Skeuomorphic

This week, and propitiated by Scott Forstall’s exit from Apple, we’ve been bombarded about the impending UI changes that will supposedly be making way into iOS and OS X to go back to basics –or should I say, Bahaus?–from skeuomorphic user interfaces.

The way I see it, it’s all about the design language. I think that both skeuomorphic and Bahaus–I’ll use that term since I could not find a proper antonym–have a place in user interface design.  Both have extremes, too.  In iOS I only get into Game Center by accident, while in Windows 8, with its formerly-known-as-Metro design language, I get dizzy with live tiles or swiping too much on endless grids with a uniform look.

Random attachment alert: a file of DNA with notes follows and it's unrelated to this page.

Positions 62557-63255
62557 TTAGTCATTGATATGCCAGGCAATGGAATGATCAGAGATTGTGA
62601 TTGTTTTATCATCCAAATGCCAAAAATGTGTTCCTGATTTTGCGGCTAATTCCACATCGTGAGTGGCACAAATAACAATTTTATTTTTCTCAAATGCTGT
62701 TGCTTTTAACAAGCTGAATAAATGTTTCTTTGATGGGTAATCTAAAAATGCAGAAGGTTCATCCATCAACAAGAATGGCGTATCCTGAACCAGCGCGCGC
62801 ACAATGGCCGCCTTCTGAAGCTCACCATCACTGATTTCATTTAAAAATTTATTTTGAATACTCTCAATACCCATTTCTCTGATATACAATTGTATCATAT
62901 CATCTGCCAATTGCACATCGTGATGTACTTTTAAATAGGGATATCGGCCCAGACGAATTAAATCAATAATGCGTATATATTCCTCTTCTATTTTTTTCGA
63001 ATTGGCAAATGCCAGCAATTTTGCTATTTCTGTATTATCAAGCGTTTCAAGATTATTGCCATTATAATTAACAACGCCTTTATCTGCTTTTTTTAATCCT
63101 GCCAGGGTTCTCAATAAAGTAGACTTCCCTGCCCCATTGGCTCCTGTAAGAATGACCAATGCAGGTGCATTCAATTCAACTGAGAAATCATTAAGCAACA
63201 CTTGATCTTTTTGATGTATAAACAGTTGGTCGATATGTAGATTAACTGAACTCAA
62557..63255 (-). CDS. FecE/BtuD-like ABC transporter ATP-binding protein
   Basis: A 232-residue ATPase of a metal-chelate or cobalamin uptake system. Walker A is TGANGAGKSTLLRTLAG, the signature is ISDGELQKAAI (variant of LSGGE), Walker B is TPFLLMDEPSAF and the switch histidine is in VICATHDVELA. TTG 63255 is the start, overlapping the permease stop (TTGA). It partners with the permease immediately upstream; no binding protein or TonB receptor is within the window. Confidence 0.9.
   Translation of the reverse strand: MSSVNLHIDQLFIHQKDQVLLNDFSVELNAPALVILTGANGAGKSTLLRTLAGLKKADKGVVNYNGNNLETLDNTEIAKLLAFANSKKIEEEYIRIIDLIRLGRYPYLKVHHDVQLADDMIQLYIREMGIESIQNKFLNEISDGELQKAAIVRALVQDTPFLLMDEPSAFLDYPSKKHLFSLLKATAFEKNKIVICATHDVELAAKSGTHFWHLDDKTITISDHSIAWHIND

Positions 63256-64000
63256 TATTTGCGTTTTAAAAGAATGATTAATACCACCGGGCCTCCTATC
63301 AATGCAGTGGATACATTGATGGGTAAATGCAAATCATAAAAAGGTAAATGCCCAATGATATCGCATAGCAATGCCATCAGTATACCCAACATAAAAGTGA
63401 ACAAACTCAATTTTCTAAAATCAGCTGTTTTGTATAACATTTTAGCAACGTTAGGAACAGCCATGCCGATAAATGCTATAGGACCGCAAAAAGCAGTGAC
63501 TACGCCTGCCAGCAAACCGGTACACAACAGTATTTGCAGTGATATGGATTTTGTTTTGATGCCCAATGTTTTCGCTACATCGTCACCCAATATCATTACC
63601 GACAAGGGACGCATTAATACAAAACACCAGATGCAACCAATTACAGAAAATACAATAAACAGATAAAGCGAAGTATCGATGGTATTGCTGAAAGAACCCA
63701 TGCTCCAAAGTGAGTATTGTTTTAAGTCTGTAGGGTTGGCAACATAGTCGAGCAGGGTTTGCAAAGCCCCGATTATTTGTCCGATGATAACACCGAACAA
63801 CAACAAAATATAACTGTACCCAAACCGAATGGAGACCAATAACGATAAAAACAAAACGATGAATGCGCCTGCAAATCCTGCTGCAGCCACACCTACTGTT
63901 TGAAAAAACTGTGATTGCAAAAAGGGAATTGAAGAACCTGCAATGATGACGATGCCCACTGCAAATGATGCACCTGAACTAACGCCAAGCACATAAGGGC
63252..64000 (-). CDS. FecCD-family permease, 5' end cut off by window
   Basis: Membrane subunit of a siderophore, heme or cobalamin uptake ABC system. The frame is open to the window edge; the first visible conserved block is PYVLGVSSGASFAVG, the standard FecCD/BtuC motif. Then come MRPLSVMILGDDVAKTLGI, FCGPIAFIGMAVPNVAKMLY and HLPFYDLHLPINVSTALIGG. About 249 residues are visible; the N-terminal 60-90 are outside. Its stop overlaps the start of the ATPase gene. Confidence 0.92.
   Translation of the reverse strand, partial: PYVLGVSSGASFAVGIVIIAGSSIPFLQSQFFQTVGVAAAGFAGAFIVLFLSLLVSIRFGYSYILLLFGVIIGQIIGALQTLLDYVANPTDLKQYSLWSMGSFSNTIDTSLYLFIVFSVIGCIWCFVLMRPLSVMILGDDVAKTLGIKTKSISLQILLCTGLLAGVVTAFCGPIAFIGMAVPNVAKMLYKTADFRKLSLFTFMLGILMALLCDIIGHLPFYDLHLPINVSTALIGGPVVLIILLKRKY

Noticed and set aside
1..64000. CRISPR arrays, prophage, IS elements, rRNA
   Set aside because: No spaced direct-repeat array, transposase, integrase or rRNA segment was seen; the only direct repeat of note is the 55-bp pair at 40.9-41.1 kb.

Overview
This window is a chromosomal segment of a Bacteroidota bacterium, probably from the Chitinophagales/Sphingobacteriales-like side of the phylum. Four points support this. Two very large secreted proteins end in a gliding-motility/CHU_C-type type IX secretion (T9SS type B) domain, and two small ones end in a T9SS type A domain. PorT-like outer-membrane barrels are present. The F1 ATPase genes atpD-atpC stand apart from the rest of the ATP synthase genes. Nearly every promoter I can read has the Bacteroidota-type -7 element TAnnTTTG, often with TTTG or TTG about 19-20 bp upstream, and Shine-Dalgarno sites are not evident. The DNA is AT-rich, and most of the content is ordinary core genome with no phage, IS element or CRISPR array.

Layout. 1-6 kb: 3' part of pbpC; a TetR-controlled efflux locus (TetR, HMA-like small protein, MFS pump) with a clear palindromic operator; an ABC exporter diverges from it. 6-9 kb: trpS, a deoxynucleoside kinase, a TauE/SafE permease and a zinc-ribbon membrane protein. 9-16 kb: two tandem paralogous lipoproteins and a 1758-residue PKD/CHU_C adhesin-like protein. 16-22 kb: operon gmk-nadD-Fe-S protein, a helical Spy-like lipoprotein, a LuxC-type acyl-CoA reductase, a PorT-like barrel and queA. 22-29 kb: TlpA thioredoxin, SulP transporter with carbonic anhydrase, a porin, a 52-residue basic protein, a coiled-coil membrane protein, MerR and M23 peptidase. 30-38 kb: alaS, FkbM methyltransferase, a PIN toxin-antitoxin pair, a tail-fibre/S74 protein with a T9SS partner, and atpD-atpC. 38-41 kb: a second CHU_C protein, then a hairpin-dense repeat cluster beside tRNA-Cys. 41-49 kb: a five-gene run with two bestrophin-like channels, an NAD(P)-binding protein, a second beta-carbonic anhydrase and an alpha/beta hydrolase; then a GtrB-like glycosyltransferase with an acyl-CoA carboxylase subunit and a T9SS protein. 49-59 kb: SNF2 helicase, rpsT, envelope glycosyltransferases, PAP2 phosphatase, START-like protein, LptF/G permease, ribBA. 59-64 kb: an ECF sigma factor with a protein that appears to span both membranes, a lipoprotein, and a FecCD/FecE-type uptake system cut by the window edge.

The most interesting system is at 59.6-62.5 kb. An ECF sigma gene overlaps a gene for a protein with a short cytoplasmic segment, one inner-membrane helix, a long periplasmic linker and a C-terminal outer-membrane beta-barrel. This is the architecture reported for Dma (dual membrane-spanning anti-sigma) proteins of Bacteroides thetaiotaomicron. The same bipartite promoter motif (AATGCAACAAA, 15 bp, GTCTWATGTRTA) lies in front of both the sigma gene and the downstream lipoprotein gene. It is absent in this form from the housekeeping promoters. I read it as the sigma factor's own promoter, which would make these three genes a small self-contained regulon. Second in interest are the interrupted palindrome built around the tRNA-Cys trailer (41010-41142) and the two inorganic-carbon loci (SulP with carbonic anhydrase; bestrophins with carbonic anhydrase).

Design languages are there to provide the 80% of what a solution can be, whether those design languages are for user interface, application frameworks, design patterns or your favorite design category. However, design languages that are too rigid, while bringing consistency and uniformity, can also stifle creativity.

Perhaps hermit crabs are skeuomorphic. Or peackocks.

 

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